Anniversaries

 Miscellany  Comments Off
Oct 222012
 


It’s been a century since Walter Friedrich and Paul Knipping performed an experiment proposed by Max (von) Laue: diffracting an X-ray through a crystal lattice. And it’s been about half a century since Robert Berger’s aperiodic tiling of the plane which, together with concerns about phase transitions in crystals from one configuration to incompatible ones, revived the issue of what crystals looked like at Mr. Feynman’s bottom.


The two questions – What do crystals look like? and What is a crystal anyway? – are entangled in the algal mat of crystallographic definitions. For about a century, we knew that a crystal was lump of matter with molecules or atoms lined up like soldiers on parade. Since then, we’ve encountered a variety of materials with atoms or molecules in very parade-like arrays, and amidst a sort of Kuhnian paradigm shift, it was decided that a crystal has a parade-like diffraction pattern.


But how well do we understand crystals?


The big event this year, according to our colleagues in the spires of physics, is the (virtual) confirmation of the existence of the Higgs boson. Using the high-falutin’ contraption that is the Standard Model, Peter Higgs postulated this rather bizarre creature, and physicists persuaded governments to pour billions of euros into a machine to find this thing. And find it they did.


There is a particular credibility to a theory that makes a prediction – especially a prediction of the existence of something – and someone following the theory finds it. Quasicrystals were (sort of) predicted before Dan Schechtman presented his not-entirely-welcome exhibit, and a growing number of crystal structures have been predicted prior to synthesis. But does this mean that mathematical crystallography compares in coherence, scope, and predictive power with the Standard model?


Of course, the mathematics may be delusory. We should not forget the collision between Lord Kelvin and Alfred Wallace on the age of the Earth:
Kelvin had the math, but Wallace didn’t care, for Kelvin must be wrong somewhere. And it turned out that Kelvin was wrong – but that’s another story. The point is that we should not get too entranced with physicists and their equations.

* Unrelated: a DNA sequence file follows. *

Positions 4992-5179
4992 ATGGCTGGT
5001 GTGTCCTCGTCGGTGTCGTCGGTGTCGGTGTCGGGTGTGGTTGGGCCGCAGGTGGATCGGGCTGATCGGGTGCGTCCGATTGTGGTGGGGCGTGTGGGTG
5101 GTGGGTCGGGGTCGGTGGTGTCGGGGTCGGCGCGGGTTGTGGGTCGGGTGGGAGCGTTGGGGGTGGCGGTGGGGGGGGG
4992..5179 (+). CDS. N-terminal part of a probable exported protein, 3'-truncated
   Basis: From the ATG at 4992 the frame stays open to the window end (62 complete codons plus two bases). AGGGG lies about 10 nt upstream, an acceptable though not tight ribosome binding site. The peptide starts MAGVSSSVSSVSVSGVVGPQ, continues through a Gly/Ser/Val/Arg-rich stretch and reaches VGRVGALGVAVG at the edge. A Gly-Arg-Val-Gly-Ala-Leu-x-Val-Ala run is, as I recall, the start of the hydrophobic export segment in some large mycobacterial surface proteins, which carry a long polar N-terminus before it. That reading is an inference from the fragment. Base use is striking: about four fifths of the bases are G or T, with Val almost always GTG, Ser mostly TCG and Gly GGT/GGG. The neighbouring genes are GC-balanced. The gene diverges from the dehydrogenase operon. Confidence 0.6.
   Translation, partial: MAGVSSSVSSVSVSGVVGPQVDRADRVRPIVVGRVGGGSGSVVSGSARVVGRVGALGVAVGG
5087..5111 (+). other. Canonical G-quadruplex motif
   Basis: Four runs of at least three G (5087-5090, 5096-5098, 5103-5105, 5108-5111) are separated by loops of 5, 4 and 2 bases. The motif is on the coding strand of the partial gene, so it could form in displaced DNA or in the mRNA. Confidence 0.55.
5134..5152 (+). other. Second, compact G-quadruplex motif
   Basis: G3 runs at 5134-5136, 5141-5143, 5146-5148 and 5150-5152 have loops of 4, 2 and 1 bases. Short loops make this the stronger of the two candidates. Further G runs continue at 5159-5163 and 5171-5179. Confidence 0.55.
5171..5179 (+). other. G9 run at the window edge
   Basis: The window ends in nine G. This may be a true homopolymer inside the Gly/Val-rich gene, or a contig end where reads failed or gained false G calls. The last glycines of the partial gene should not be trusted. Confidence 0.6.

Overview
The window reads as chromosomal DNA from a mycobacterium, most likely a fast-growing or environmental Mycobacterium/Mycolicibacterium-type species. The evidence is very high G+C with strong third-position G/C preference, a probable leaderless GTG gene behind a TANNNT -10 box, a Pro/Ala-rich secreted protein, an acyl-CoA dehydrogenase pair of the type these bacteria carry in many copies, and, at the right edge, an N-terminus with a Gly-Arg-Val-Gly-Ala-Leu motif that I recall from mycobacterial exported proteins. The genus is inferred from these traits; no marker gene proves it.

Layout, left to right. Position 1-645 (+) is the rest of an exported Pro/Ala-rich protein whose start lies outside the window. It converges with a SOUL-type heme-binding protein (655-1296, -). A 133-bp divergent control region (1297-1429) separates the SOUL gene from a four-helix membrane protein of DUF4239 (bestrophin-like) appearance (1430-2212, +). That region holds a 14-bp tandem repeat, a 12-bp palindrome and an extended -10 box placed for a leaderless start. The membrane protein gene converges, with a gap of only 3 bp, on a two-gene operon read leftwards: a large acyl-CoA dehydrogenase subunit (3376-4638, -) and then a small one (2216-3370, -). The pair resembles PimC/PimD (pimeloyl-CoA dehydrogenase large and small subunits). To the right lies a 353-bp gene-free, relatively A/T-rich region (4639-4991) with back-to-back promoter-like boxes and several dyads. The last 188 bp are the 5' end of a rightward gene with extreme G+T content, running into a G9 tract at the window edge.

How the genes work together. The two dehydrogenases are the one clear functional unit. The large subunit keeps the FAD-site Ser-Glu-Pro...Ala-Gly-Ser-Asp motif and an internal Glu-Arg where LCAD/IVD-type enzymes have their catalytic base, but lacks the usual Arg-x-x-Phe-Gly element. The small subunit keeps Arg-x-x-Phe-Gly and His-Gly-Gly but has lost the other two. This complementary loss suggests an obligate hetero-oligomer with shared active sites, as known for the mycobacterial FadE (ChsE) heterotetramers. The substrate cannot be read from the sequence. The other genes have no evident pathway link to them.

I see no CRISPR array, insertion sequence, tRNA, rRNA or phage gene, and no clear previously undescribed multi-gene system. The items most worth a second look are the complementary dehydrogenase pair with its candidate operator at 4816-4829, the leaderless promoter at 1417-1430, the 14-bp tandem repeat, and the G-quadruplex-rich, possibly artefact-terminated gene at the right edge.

But mathematics is a powerful tool, when used properly, so the question is: what sort of tool is it for crystallography and materials science? What sort of predictions (and design regimes) can we expect from it? And what do we want from it?

Oct 102012
 


Whatever happened to mathematical crystallography?


That’s an odd question, because there is a lot of mathematical crystallography out there. On the recent 60th anniversary of the International Union of Crystallography, Massimo Nespolo, Chairman of the IUCr Commission on Mathematical and Theoretical Crystallography, enumerated several active areas in mathematical crystallography. The field would seem to be alive and well. Still, there is something slightly defensive about the title, Does mathematical crystallography still have a role in the XXI century?. After all, no one asks if mathematical ecology has a role in the XXI century.


A rational economist – of the University of Chicago variety – would say that of course, mathematical crystallography has a major role in this century. Our society faces enormous technological challenges, and many of these have components in materials science. There is a real need and an economic demand for scientific and technological work in crystal design, synthesis, and analysis. That includes developing new mathematical tools. So there is a real need and an economic demand for mathematical crystallography. So grant-awarding government agencies will fund mathematical crystallography, so students will be attracted to the field, and so there will be a lot of mathematical crystallography in coming decades. In fact, one can hear mathematics graduate students knocking down the doors at this very moment.


(Pause.)


Well, if we learned anything from the financial meltdown of 2008, it’s that Chicago is all wet. As Chicago’s increasingly caustic critics observe, people have limited information, they have their own perceptions and preconceptions, and they have their own interests. People will respond to what they see, in the context of where they are. And where they are nowadays is in mathematics, physics, or chemistry departments (each with varying amount of mathematics), each with their own curricula, major requirements, comprehensive exams, and overworked researchers (according to a 2006 study, principal investigators spend half their time pursuing grants). Especially in times of limited resources, people will tend to keep doing what they are doing, never mind golden opportunities.


In addition, mathematical (and theoretical) crystallography are inherently interdisciplinary fields. That would seem to be an attractive feature, for interdisciplinary studies are all the rage. But the reason why they are all the rage is that major agencies are playing them up – and they are playing them up because interdisciplinary fields (which require collaboration and dealing with unfamiliar things) are unfamiliar and intimidating. What scholars and students need, perhaps, is some way of seeing interdisciplinary fields in a more attractive light.


Hence this site on mathematical and theoretical crystallography, maintained (if I may paraphrase Jane Austen here) by a partial, prejudiced & ignorant mathematician. The weblog is the most prominent feature: I will display my unsupported opinions, and invite everyone to join in. I make the usual requests: people be civil, obey copyright laws, and no spam. The site also contains resources: lists of books, sites, organizations, grant awarding agencies, events (including deadlines), conferences, etc. I am not omniscient – in fact, I tend to be oblivious – so I welcome items to link to.


Welcome to the show!